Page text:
Player3          : Player_Rec;
   Team : Team_Rec;

You can calculate the team's wins with the following code:

Team.Total_Wins := Team.Player1.Wins +
                   Team.Player2.Wins +

For More Information: Records with Variants

A record can include one or more fields or groups of fields called variants, which can contain different types or amounts of data at different times during program execution. When you use a record with variants, two variables of the same record type can represent different data. You can define a variant clause only for the last field in the record. The syntax for record variants is as follows:

              {[[tag-identifier : ]] [[attribute-list]] tag-type-identifier  }
         CASE {discriminant-identifier                                       } OF
            {case-label-list : (field-list)};...
            [[ [[;]] OTHERWISE (field-list) ]]


The name of the tag field.


One or more identifiers that provide additional information about the variant.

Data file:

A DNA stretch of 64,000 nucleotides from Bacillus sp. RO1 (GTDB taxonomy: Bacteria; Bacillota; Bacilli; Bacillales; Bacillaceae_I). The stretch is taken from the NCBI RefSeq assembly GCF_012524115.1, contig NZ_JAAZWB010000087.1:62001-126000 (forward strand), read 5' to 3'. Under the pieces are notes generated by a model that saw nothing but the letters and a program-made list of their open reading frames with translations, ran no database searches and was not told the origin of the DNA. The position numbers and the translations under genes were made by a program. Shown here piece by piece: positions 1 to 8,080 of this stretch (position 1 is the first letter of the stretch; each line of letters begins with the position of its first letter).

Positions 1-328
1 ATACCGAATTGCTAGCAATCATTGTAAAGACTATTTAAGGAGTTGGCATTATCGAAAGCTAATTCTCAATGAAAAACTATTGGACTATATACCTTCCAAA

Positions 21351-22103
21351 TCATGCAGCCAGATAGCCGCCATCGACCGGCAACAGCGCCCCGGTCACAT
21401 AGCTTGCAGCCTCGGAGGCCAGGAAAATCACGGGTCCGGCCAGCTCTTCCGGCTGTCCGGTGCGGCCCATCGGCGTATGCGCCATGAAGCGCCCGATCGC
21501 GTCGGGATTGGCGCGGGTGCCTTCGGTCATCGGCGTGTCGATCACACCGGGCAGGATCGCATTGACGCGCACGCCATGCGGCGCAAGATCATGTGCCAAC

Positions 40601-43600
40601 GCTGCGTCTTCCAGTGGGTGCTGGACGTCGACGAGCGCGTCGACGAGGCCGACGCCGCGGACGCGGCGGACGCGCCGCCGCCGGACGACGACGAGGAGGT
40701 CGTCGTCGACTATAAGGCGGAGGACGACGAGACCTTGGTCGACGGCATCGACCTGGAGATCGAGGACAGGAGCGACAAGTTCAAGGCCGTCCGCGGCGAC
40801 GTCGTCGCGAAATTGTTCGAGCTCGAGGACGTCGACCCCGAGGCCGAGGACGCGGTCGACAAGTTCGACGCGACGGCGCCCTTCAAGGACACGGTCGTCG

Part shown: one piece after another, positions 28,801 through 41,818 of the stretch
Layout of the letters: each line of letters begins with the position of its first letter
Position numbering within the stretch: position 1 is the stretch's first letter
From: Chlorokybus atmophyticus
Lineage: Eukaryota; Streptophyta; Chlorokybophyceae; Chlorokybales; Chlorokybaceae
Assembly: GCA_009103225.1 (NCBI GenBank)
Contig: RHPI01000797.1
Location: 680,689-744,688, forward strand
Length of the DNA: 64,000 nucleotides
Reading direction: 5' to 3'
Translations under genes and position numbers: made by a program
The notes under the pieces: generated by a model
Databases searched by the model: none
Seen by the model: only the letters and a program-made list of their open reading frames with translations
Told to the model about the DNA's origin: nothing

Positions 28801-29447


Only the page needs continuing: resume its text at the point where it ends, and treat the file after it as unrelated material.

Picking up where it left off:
The type identifier for the tag field.


The name of the formal discriminant of a schema type. The value of the corresponding actual discriminant selects the active variant. Once you select the variant by discrimination, you cannot change it again. Consider the following:

   Record_Template( a : INTEGER ) = RECORD
      Field_1 : REAL;
      CASE a OF
         0 : ( x : INTEGER );
         1 : ( y : REAL );


One or more case constant values of the tag field type separated by commas. A case constant is either a single constant value (for example, 1) or a range of values (for example, 5..10). You must enumerate one label for each possible value in the tag-type-identifier.